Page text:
At the site of the UK’s best Catholic weekly, the Catholic Herald, there is a preview article from their upcoming 14 July number which merits your attention. I ingested it with great interest along with my at least quadruple espresso ristretto this morning and a couple of digestive biscuits.
The piece in question is by Damian Thompson, who delighted me with the opening sentence and kept me reading onward:
My first parish priest was a little old man with pebble spectacles who looked like a gorgeously coloured beetle as he bent over the altar in his Roman chasuble.
Damian, with whom I’ve had both resonances and dissonances, goes on to describe his own experience of growing up in the upheaval of the post-conciliar Church in England. He then makes distinctions about the sort of upheaval experienced then, and what we are experiencing now.
He thinks that the Church is in trouble. Yes, I know, I know. Water is still wet, etc. But hear him out:
Specifically, Catholics in the West – and that includes those in the Vatican – have adopted the liberal-versus-conservative mindset that has fractured non-Catholic denominations. It’s as if Christians are required to choose between two set menus, in which social justice comes with a side salad of transgender blessings – or, alternatively, you can opt for solemn liturgy with free-market seasoning.
That’s both clever and well-crafted. However, I wonder if he isn’t missing something. For example, it seems from this that those who choose a side are then content with their resting on that side with no further aim.
Clearly, I am in the second camp, opting for solemn liturgy and free-market economy. However, I opt for those from my conviction that both are transformational forces. Solemn traditional sacred worship, wide-spread and frequent, will serve to revitalize our liturgical worship of God across the whole of the Catholic spectrum. It will help to form more and more priests, who will create their own knock-on effect in congregations. It will give other initiatives of the Church the best possible foundation. Free-markets are the best way available to raise the largest number of people from poverty and to expand the creation of wealth in a way that is consistent with the human dignity of work. For me, liturgical worship and free-markets are not ends in themselves. The ends, for me, are the reordering of love and worship of God (religion) and proper treatment of neighbor (justice), both virtues being transformed by charity.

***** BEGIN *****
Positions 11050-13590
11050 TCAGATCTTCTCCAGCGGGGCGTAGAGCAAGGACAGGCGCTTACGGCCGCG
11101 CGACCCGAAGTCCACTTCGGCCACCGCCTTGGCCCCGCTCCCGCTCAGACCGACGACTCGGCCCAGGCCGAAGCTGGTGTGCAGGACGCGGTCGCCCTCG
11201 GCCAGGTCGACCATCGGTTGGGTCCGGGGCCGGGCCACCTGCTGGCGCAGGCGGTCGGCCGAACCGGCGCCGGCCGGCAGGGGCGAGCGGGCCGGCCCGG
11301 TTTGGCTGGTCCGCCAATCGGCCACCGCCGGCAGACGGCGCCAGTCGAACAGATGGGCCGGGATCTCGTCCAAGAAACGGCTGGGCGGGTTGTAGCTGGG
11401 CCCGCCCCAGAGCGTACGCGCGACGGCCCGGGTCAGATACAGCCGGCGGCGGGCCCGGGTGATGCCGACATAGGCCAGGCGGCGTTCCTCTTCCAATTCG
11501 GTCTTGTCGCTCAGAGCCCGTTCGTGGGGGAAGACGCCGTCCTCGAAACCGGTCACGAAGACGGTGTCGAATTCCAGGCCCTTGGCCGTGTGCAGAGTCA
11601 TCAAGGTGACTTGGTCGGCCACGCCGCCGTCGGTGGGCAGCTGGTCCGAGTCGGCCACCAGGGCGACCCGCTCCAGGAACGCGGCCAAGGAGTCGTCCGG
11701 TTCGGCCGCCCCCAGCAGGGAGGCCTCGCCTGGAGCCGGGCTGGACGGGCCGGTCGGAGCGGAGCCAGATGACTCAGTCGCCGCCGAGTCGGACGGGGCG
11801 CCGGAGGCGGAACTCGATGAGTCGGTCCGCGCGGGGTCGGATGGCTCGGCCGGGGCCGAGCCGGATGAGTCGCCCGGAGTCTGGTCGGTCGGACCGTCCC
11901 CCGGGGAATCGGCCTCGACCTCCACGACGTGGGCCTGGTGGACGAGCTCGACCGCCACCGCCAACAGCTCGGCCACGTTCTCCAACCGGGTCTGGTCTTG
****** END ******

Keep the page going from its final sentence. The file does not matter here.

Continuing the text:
Damian also makes some suggestions. Here are the first two of the four he offers:
I won’t presume to suggest a route out of this mess, but I can think of some necessary-but-not-sufficient steps that the Church should take as an insurance against going down the route of the Anglican Communion.
First, liberal Catholics must accept that they’re not going to get women priests or gay marriage. Ever. The Church’s ruling on these matters is absolutely definitive. Married priests fall into a separate category: I sometimes think that if Francis had pushed through this change, instead of entering the quagmire of divorce and Communion, he might have been surprised by how may orthodox Catholics supported him. [I’d be surprised if any supported that.]
Second, the Tridentine Mass (I can’t bear the term “Extraordinary Form”) must not be banned again. That would be a betrayal of those traditionalist priests and lay people who stayed faithful to papal authority during the decades when they were treated as second-class citizens by their own pastors. [Do I hear an “Amen!”?]
Go over and read the whole thing. Damian is a good writer and his musings are worthy of discussion.